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Observer Diary: Electoral Violence and Vote-buying; We Are Not There Yet

After serving as an electoral observer for the Edo State governorship election, I embraced the opportunity to contribute to good governance by observing the Ondo State governorship election as election observation is an integral part of the electoral process in determining the fairness, freeness and credibility of an election.

As an electoral observer with Premium Times Centre for Investigative Journalism (PTCIJ) in collaboration with YIAGA Africa Initiative, I arrived Idanre local government, my area of deployment to carry out my observation assignment.

Part of my responsibility as an observer includes pre-election observation. The pre-election observation takes place a day before the election day proper, and this is to measure the readiness of the Independent National Electoral Commission (INEC) in deploying electoral materials to various Registration Area Centres (RACs) and Polling Units.

The pre-election observation also includes the deployment of security operatives to guide the officers and materials on the election day and the preparation made for the officials and corps members.

On getting to Owena, the location of INEC office in Idanre local government, I observed that materials and officials were deployed early to RACs. This shows that INEC made adjustments to the late deployment for the Edo State.

I left the INEC office to visit few Registration Area Centres, and I confirmed that the materials were deployed already and security operatives were on standby. Then I left for my lodge to prepare for the election day proper.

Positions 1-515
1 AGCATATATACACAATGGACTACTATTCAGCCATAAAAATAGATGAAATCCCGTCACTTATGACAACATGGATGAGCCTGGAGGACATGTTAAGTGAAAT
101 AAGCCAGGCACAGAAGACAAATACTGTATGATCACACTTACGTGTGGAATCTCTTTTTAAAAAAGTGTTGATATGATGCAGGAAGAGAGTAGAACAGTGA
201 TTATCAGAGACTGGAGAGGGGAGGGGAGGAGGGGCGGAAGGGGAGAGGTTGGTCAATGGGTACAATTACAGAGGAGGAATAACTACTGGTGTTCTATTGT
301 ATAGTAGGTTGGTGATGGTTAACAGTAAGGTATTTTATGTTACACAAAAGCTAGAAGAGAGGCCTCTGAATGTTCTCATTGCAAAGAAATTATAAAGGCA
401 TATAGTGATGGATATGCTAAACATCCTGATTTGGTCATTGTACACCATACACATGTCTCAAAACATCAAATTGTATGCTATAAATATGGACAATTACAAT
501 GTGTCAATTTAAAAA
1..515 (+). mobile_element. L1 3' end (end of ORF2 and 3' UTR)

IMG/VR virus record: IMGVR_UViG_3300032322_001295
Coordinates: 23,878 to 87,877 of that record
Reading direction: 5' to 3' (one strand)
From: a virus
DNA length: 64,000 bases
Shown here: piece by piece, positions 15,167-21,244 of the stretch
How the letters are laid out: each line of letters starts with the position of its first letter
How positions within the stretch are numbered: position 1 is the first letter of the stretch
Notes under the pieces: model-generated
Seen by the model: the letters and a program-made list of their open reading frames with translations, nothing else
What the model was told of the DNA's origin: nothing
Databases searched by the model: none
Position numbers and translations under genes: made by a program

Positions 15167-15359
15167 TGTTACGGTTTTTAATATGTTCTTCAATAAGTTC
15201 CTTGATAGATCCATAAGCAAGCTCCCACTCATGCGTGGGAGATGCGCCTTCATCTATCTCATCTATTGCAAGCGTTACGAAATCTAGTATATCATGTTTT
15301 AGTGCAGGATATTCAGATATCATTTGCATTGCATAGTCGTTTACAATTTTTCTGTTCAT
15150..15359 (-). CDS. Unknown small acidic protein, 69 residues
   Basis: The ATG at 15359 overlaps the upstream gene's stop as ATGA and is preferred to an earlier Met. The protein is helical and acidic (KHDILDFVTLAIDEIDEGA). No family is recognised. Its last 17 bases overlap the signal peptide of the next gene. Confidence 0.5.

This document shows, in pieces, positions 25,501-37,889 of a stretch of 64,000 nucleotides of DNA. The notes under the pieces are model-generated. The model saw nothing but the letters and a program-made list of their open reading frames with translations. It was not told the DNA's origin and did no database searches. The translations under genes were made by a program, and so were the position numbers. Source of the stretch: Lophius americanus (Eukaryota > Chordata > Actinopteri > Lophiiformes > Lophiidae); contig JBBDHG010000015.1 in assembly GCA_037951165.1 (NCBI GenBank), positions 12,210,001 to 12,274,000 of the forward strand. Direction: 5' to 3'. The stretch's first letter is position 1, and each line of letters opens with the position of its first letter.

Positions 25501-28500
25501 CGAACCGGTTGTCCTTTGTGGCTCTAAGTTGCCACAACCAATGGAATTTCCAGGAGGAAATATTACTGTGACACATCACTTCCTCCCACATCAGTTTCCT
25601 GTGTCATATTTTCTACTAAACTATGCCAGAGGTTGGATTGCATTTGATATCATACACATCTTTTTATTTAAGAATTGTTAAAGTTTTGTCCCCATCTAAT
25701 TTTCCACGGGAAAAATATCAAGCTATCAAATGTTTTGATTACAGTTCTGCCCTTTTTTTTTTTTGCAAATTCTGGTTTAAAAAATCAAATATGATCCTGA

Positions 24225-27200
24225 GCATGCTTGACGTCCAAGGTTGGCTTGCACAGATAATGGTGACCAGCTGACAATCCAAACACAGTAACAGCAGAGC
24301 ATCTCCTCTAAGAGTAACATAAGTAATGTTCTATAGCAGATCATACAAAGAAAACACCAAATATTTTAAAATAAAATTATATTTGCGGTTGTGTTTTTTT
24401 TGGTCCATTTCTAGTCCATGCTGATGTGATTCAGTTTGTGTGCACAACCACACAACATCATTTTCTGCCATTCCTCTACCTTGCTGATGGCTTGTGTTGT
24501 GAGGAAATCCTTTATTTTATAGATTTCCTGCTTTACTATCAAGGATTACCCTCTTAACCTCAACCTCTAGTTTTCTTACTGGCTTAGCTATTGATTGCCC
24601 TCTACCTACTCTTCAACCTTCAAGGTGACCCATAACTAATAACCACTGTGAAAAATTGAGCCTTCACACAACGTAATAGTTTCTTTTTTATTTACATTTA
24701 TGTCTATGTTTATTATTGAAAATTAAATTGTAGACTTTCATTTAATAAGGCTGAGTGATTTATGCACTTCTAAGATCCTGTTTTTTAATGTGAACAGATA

One ill act during an election that directly or indirectly affirms that votes count is vote-buying. As there are two sides to the coin — the buyer and the seller — for trading for a vote for a certain amount of money. Some opine that voters would vote even if there is no political party to pay for the vote. Few people still feel some electorates are motivated by money to exercise their rights as citizens.

At the cubicle where the electorates are to put the thumb on the ballot paper, they are expected to show the political party agent that they had truly voted for the party before they are directed to a corner where they would be given a ticket to tender at the collection centre.

Electoral Violence

The results of five units out of 13 polling units at Idale-Logbosere Ward 4, in particular, were cancelled due to violence. Violence during an election is a threat to the fairness and credibility of the election process, it also tampers on good governance in a democratic society.

Sadly the youths, who are the crowned leaders of tomorrow that is yet to come are the actors of electoral violence. They pick up weapons after being paid stipends, while the “honourable” chills in a well-conditioned environment. 

It is expedient that we face the reality that the few thousand Naira gotten from selling votes cannot feed a large family, not to talk less of solving the problems we crave for solutions to.

Electoral violence gives a threat to good governance, and it destroys the future of those that partake in it.

For our collective development as a society, we must all shun vote-buying and electoral violence, then we can stop stealing defeat from the jaws of victory.

This story has been published on CAMPUS REPORTER with very minimal editing to preserve the original voice of the author.

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